The moment I got off the train and my foot hit the ground in Be’er Sheva, I felt the need to convince myself that I would like it here.
“Why would you choose Be’er Sheva?”
“Be’er Sheva is boring! You’re going to hate it”
Comments like these came pouring out of people, flooding my brain with their pessimistic thoughts. The second I told people about where I would be living for 6 weeks, they felt the need to share their very strong opinions.
Visiting a country for the first time and hearing that about a city that would become my home was not a great feeling. The feeling of excitement immediately disappeared. How am I going to be able to enjoy a place with a dreary reputation?
I try to always approach new situations with an open mind. This way no expectations are set. But I felt as though all of my expectations were laid out for me. My ability to make my own judgments about Be’er Sheva were gone.
I began my first time in Israel with a jam-packed birthright trip, where I was surrounded by people at all hours of the day and night. So, it was a hard transition to living in the Old City of Be’er Sheva, where the streets around our apartment were empty by 8:00pm.
As the days went by, I started to find my own groove. Waking up every morning and passing by the corner store became part of the routine. Smiling at the guard at the grocery store, ordering shawarma at my favourite place (Beit HaFul on KKL, for those interested). I began to appreciate that I could choose my level of engagement – to stay on my quiet, cozy street, to walk a few blocks to find vibrant restaurants, pubs and parks, or take a bus to the university and join the student buzz. Be’er Sheva has a unique, warm character – it is big enough to have everything I need, but small enough to feel comfortable in and find my place within it.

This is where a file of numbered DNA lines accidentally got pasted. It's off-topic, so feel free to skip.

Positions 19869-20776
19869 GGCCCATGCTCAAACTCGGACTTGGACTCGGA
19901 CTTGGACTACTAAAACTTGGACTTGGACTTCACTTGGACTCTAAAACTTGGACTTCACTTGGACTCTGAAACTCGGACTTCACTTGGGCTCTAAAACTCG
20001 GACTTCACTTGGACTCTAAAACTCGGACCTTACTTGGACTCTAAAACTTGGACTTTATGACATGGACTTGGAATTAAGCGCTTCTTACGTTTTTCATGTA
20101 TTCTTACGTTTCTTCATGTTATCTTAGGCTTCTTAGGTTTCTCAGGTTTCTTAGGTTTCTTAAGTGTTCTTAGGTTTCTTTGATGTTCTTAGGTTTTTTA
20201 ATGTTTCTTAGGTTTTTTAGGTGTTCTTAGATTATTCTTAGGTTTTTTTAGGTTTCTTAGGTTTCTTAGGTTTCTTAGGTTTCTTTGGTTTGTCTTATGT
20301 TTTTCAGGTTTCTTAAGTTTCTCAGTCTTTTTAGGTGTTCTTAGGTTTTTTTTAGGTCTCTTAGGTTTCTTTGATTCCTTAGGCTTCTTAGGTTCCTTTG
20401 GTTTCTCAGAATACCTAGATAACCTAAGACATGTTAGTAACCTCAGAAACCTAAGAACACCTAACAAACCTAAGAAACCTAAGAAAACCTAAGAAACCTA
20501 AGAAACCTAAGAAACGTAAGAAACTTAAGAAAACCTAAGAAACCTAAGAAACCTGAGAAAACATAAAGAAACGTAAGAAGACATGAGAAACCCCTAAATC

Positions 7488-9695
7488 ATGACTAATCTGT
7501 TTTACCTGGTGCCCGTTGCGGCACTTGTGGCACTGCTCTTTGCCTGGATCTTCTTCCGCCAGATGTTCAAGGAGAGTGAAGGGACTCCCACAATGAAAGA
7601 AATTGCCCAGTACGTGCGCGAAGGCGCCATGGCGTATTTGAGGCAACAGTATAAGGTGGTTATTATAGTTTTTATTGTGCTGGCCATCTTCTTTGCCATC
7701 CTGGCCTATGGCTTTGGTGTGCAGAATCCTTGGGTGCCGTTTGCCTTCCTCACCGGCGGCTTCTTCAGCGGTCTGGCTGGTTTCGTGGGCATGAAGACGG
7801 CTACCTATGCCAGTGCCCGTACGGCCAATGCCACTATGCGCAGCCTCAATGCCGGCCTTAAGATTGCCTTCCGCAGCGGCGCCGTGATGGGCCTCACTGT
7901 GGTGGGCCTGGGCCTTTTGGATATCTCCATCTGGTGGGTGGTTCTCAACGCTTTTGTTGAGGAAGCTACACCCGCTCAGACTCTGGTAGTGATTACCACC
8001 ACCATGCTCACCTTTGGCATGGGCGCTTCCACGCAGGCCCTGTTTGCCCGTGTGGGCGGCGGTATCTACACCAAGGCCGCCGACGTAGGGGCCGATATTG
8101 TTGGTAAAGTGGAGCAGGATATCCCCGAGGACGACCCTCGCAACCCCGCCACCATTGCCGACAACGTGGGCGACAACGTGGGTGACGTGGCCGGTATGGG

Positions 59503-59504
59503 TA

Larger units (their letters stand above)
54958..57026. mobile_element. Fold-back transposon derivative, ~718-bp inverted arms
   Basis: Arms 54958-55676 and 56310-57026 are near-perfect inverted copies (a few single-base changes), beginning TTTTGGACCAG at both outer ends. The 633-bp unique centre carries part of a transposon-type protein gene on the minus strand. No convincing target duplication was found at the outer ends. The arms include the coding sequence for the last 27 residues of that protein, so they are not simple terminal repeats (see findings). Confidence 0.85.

While I love the other major cities I visited in Israel, the feeling Be’er Sheva brings is unique – It feels like home. Does creating a routine mean that anywhere can feel like home? I struggle with this question, and wonder if I was placed in any other city, if it would have conjured the same feelings of warmth and home as it does in Be’er Sheva. Maybe. But I was placed here, in this majestic desert city, and I am thankful for that – because I cannot imagine my time in Israel being spent anywhere else.
Now that I have settled in, I tell everyone how Be’er Sheva has become a second home and about the treasures this city has to offer. However, they shrug off the greatness, unconvinced. I know that if they visit, and spend the day here with my friends and I, they would see the city differently than it’s been painted in their mind for decades. That’s why organizations such as Eretz-Ir are so important – the perception of cities outside the center needs to change.
This has driven me to become an advocate for Be’er Sheva. I want people to come visit with an open mind – ready to have fun.